Never tell me the odds
The odds of a big Cascadia earthquake happening in the next fifty years are roughly one in three. The odds of the next Really Big One are roughly one in ten. Even those numbers do not fully reflect the danger—or, more to the point, how unprepared the Pacific Northwest is to face it.
We should pause for moment to take all of this in. The enormity of this breathtaking scenario makes it difficult to contemplate fully. But contemplate, we must.
And then, after we have contemplated for a while, somebody needs to get to work. I have an idea: how about we build a Pacific Northwest Cascadia Subduction Earthquake and Tsunami Response Plan? The PNCSETRP (as I like to call it) would be massive and unprecedented, nothing less than a comprehensive, proactive, integrated, and all-of-nation plan.
How about we build a Pacific Northwest Cascadia Subduction Earthquake and Tsunami Response Plan?
Although it sounds complicated, all you really need to do is to put all the people who would be responsible for a Pacific Northwest Cascadia subduction earthquake and tsunami response in the middle of an imagined Cascadia subduction earthquake and tsunami to figure things out ahead of time, instead of in the fog of war.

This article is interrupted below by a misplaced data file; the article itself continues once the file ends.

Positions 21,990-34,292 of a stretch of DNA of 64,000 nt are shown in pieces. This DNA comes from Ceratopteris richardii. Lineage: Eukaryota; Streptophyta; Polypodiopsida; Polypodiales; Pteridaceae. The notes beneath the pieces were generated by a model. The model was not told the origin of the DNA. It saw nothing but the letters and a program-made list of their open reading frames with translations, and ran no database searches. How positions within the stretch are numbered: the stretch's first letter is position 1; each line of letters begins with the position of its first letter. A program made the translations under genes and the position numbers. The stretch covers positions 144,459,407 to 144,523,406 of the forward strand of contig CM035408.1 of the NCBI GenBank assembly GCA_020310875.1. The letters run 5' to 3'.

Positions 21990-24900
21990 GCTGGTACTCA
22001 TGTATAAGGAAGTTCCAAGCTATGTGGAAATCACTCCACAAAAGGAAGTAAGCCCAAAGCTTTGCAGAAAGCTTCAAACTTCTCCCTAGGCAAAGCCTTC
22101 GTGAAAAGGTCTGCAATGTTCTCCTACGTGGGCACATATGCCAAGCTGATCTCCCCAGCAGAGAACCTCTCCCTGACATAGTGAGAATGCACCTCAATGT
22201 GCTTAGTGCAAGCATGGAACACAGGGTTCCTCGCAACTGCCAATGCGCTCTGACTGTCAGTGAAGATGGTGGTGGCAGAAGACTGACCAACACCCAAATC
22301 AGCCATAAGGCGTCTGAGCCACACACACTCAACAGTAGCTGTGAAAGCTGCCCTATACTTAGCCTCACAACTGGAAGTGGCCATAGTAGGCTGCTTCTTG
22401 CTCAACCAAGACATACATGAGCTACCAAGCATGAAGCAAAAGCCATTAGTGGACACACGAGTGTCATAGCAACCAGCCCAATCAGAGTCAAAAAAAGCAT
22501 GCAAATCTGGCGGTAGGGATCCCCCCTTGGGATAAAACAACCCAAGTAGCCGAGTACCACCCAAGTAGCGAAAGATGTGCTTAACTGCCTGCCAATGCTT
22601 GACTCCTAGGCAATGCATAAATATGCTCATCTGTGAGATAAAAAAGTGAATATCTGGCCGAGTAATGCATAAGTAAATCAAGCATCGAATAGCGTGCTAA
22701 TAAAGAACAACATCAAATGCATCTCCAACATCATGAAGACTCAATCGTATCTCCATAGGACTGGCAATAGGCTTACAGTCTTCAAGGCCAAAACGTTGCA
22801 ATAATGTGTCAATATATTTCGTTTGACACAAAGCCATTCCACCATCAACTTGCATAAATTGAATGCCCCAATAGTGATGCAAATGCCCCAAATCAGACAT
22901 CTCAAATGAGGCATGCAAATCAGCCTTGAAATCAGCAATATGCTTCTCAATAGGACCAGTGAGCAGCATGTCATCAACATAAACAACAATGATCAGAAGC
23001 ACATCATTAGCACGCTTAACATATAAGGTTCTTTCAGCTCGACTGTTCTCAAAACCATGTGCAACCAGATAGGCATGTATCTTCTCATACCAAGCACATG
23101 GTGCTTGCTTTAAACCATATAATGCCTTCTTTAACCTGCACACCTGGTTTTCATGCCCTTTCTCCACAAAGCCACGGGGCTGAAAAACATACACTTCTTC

Thanks to Kathryn Schulz’s elegant scientific narrative we have an incredibly detailed imagined disaster to work with.
So, let’s do that now. Let’s imagine that it’s 2:35 p.m. on a rainy Saturday afternoon in March and the next Really Big One hits.
We need to think through exactly what that would look like
We need to quantify the unprecedented surge that the crisis will bring. We need to understand, in as much fine-grained, colorful detail as possible, that enormous problem that causes so many other enormous problems. We need to list all of the issues that we—the United States and the world—would be dealing with as that Saturday afternoon turns into a long Saturday night. We need to think about the people—the seniors, the individuals with disabilities, the children and families—who would be trapped inside that parallel universe.